Date: January 18, 2017
Author: Tony Durkin

Rob Strutts his stuff on the golf course

land surveyor during a four-decade professional career, Rob Strutt was charged with measuring properties and blocks of land to determine specific boundaries.

Now, in the second year of his retirement, the rookie Brisbane Golf Club member remains attentive to dimensions and boundaries, but he doesn’t consider his new interest in any way related to work.

“What I most enjoy about golf is competing against the course, to test my composure and my mental strength,” said the soon-to-be 61 year-old who concedes he has been totally hooked by his new sporting interest.

“I have played footy, cricket and lawn bowls in the past and enjoyed them all, but golf is a totally different challenge. Those sports were man-on-man, team-on-team, but golf is simply about me competing against the course I am playing.

“And it is that self-regulation that I find such a great test of character.”

As a kid growing up in Tasmania Rob often joined his mates on the golf course hitting balls, but didn’t find it exciting and admits he had scant success. And it wasn’t until his retirement in December of 2015 that he seriously thought about having another crack.

“I live near Brisbane Golf Club and often when I drove by I’d think about the club, the facility and the game,” he said.

“A couple of my mates were members and played regularly, and had often extolled the virtues of the club. So I thought ‘why not?’.”

Rob decided that if he was going to take the plunge, he would do it properly. He enrolled in lessons with BGC teaching pro Lee Eagleton, with whom he immediately struck up a good relationship.

“After a couple of months of regular lessons and gaining some confidence in my game, Lee convinced me that I could play at a reasonable level and suggested I join the club,” Rob recalled.

“Having confidence in his opinion that was all the encouragement I needed. I nominated to join and within a month was accepted as a seven-day playing member.”

Rob started on a GA handicap of 27.9 and has already shaved that back to 21.2. His best result been 42 stableford points and just last week he shot 97, the first time he has broken through the golfer’s detested 100 barrier.

A GA handicap of 18 is now his goal, with 90 the new number to break. And he is hopefully of achieving both within the next six months.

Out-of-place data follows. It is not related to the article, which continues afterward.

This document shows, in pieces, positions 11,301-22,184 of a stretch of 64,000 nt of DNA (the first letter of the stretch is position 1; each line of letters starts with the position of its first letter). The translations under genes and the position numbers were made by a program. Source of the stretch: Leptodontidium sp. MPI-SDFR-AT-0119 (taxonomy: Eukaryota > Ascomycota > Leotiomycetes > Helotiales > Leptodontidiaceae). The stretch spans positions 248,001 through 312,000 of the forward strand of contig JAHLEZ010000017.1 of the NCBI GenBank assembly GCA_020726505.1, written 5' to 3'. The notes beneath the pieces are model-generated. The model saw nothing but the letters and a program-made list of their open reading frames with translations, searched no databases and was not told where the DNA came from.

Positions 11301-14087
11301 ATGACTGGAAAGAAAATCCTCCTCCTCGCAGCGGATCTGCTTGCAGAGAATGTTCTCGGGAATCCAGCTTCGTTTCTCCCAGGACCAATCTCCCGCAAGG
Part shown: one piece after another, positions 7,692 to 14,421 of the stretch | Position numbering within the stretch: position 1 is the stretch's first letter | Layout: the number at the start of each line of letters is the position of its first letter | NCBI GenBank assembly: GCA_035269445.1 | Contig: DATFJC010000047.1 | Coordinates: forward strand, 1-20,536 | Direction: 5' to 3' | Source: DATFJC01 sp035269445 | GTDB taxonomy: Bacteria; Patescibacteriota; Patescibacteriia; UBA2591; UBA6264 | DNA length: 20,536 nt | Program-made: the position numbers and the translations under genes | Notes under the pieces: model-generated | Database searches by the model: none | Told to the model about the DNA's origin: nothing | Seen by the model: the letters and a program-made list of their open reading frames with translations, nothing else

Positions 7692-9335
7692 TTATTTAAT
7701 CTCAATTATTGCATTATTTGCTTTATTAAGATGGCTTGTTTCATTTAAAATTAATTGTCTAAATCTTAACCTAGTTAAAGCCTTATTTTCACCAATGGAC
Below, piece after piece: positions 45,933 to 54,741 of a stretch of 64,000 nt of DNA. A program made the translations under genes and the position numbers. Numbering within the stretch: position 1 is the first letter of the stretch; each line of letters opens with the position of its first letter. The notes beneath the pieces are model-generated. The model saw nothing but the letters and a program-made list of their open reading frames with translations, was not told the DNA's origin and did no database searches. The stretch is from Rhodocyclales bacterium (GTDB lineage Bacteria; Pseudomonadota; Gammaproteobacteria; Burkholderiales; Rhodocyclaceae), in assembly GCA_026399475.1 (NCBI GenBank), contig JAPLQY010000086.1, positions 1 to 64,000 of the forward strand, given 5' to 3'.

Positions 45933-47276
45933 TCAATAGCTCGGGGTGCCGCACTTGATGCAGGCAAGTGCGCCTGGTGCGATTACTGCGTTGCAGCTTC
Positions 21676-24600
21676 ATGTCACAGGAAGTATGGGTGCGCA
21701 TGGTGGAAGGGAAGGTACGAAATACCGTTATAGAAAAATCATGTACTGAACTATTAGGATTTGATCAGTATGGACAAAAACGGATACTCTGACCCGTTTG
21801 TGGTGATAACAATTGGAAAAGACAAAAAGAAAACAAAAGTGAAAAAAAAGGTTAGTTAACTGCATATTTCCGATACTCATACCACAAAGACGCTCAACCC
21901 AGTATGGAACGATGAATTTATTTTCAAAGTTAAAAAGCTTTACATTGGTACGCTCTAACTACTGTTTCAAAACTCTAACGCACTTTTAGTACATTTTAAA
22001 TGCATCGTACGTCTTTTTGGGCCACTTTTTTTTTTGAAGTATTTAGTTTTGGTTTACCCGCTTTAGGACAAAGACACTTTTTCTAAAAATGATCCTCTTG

While the superb condition of the course, the facilities, the mateship and the ease of the availability of a game at BGC is part of the appeal of being a member, Rob has been particularly blown away by the reciprocal rights available at other clubs, that members enjoy.

“My brothers, sisters, cousins and friends interstate are golfers and being able to join them for a game when I visit was another reason for taking up golf,” he said.

“But I had no idea about reciprocal rights, and how that system operated. The list of those clubs we have available as members at Brisbane is truly unbelievable and I have been treated just like a fully-fledged member at every single one I have visited.”

Those clubs have included Royal Canberra, Royal Adelaide, Kooyonga (SA) and Kingston Beach (Tasmania). And he has his sights set on taking on the likes of Bonnie Doon and St Michaels in Sydney, Melbourne’s Huntingdale and one of the three elite courses in Perth.

But it is still at home where Rob has his greatest enjoyment, regularly playing in the Wednesday and Saturday competitions, hitting balls on the practise fairway and enjoying the camaraderie and encouragement of ‘a great bunch of people’.

“I can’t express enough how much enjoyment and fulfilment joining the club has given me,” he said.

“And for those in my position, retired and looking for a new chapter in their lives, I urge them to do the same. My golf club membership has not been a cost, it’s been an investment.”